Well that, I guess, is it. The last we'll see of old Lauren "LC" Conrad on The Hills, the reality dynasty that she helped build with her own two well-groomed hands. How did it all go down? Well, like any good comedy, it ended with a wedding.

Yes, Heidi and Fleshbeard finally, for realsies, tied the knot. But first there was much sloshing and murmuring and yelling to be done. Because that's what this show has become (and maybe always was): stretched and tired looking blonde people yelling in echoing rooms, their lives piles of gum and sawdust, fine bits of gems, like glittery mist, strewn across the top. Has an American family lurched toward ruination with as much ferocious celerity as the Montag clan, now that they're all on camera, all saying wretched things at the same time? What the ma's and pa's of Crested Butte, CO must think of these once-normalish folks. Went to Hollywood and got all fancy and ugly. Went to Hollywood and got all sad.

It all began with Heidi talking to Fleshbeard's terrible sister Handbags, her hair sticking up in odd places. She's like Salacious Crumb, old Handbags is, and I wish someone would come and zap her so she'll stop gnawing on our eyes. But no one has, yet. Though, when Handbags balefully asked Heidi who her bridesmaid would be, her face fell a bit, and maybe she did kinda get zapped, right in the feelings, when she heard the answer. It would not be Handbags, instead it would be Holly. Because, as Heidi put it, "You know... Holly's been my sister my whole life." Oh really? She's been your sister for your entire life? That's fucking amazing. My sister and I have been siblings for about, what is it Nel, six months? A year, tops. It's great, but I wish it could have been this way my whole life. Oh well. Heidi's so lucky. Heidi also wants a swan wedding full of actual swans and "dripping with diamonds." Handbags said "That sounds really nice." Yes, it does. If you're getting married inside of a Russian debutante's jewelry box.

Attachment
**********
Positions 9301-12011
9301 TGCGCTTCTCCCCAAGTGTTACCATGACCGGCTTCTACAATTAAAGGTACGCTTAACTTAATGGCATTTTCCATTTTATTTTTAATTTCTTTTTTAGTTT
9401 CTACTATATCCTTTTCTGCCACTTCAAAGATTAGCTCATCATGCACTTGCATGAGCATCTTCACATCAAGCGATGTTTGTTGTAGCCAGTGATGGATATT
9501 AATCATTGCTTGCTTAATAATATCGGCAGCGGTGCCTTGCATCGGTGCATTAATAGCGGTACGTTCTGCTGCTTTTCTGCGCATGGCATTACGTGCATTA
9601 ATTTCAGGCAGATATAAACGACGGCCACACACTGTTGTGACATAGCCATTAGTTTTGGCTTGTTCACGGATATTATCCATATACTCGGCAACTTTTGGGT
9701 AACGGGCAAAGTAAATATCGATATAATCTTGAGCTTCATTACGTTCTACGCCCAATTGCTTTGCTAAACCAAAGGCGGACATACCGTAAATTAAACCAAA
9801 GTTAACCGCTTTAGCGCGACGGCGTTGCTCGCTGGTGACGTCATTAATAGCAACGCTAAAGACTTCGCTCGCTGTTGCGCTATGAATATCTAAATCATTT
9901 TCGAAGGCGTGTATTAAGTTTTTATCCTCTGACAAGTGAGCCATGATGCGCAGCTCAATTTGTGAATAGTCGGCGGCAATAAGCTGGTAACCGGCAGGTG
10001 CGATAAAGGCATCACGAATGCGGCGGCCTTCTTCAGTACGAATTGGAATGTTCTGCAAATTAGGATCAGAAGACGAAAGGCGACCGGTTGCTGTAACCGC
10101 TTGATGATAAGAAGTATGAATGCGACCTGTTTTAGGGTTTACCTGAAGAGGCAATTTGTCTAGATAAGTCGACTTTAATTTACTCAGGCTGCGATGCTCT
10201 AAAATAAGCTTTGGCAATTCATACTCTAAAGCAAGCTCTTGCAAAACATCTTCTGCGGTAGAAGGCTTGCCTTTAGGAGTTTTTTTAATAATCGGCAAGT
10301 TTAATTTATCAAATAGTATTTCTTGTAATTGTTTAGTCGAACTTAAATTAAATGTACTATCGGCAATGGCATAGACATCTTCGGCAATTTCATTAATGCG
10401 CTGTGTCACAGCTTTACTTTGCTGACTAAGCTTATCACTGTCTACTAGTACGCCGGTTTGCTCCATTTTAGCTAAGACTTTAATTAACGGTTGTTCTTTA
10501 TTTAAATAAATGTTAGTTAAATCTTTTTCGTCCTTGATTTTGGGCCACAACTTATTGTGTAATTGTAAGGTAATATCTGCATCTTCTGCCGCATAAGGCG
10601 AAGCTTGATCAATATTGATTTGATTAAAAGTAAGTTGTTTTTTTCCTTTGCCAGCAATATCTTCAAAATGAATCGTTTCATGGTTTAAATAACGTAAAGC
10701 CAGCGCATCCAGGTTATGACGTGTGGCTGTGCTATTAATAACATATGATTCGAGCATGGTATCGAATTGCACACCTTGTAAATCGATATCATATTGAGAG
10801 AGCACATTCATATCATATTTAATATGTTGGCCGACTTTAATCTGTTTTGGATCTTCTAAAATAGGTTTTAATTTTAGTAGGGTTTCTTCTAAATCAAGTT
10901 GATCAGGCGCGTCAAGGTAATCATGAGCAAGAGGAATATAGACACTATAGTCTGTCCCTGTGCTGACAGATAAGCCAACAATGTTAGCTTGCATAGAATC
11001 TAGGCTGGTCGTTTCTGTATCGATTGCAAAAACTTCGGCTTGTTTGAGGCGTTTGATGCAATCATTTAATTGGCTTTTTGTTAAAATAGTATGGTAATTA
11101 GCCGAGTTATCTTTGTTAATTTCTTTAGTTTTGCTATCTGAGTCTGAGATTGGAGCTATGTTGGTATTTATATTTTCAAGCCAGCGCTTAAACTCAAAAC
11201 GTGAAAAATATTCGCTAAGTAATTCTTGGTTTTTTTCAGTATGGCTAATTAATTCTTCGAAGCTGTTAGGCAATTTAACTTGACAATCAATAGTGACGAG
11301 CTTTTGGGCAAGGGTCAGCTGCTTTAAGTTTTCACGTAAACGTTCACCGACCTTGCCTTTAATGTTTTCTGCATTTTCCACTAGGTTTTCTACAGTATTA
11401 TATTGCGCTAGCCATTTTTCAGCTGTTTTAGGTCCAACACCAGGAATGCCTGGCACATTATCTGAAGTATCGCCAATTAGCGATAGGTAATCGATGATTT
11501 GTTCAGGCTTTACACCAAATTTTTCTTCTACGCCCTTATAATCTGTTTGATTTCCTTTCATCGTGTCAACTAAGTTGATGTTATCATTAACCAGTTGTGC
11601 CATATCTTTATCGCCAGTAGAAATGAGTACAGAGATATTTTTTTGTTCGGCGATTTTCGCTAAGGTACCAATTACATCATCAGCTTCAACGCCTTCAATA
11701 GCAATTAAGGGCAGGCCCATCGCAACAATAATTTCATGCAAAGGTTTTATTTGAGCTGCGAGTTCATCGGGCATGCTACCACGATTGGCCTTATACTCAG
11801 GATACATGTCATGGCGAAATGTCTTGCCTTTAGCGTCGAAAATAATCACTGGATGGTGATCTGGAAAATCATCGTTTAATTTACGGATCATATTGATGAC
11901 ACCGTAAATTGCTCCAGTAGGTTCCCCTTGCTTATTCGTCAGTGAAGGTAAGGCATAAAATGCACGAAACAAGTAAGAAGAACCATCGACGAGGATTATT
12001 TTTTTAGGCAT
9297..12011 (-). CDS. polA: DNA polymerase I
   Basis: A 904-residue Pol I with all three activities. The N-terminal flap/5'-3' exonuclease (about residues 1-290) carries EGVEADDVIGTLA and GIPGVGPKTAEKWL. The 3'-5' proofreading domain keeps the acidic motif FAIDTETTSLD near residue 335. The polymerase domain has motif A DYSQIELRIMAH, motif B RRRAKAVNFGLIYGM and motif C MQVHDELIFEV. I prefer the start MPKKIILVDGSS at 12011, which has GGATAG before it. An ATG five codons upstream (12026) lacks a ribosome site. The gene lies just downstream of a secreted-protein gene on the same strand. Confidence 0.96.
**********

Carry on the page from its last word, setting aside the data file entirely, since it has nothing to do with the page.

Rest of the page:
For his part, Fleshbeard continued on his Good Will tour. He had lunch with Brody, who outright laughed in Fleshbeard's fleshy, bearded face. He thinks his turnaround is all fake. Which it probably is. But Spencer pressed on, arranging a little date with Belinda, Heidi's terrible mother, who has really settled with eerie ease into her new role in front of the cameras. She's learned terms like "hitting your mark" and "call time" and now she feels ready to get some real meaty roles in the future. Like Doting Mom of Pregnant Heidi or Consoling Mom of Divorcing Heidi. Or best yet, because it's such a juicy part, Grieving Mom of Dead Heidi. So she and Fleshbeard made a rickety peace with one another, their LED hearts flashing on and off, on and off, on and off forever. All was ready for the big day, they just needed to get one final dress rehearsal in. And what do you do after the rehearsal? Why, you go to the rehearsal dinner.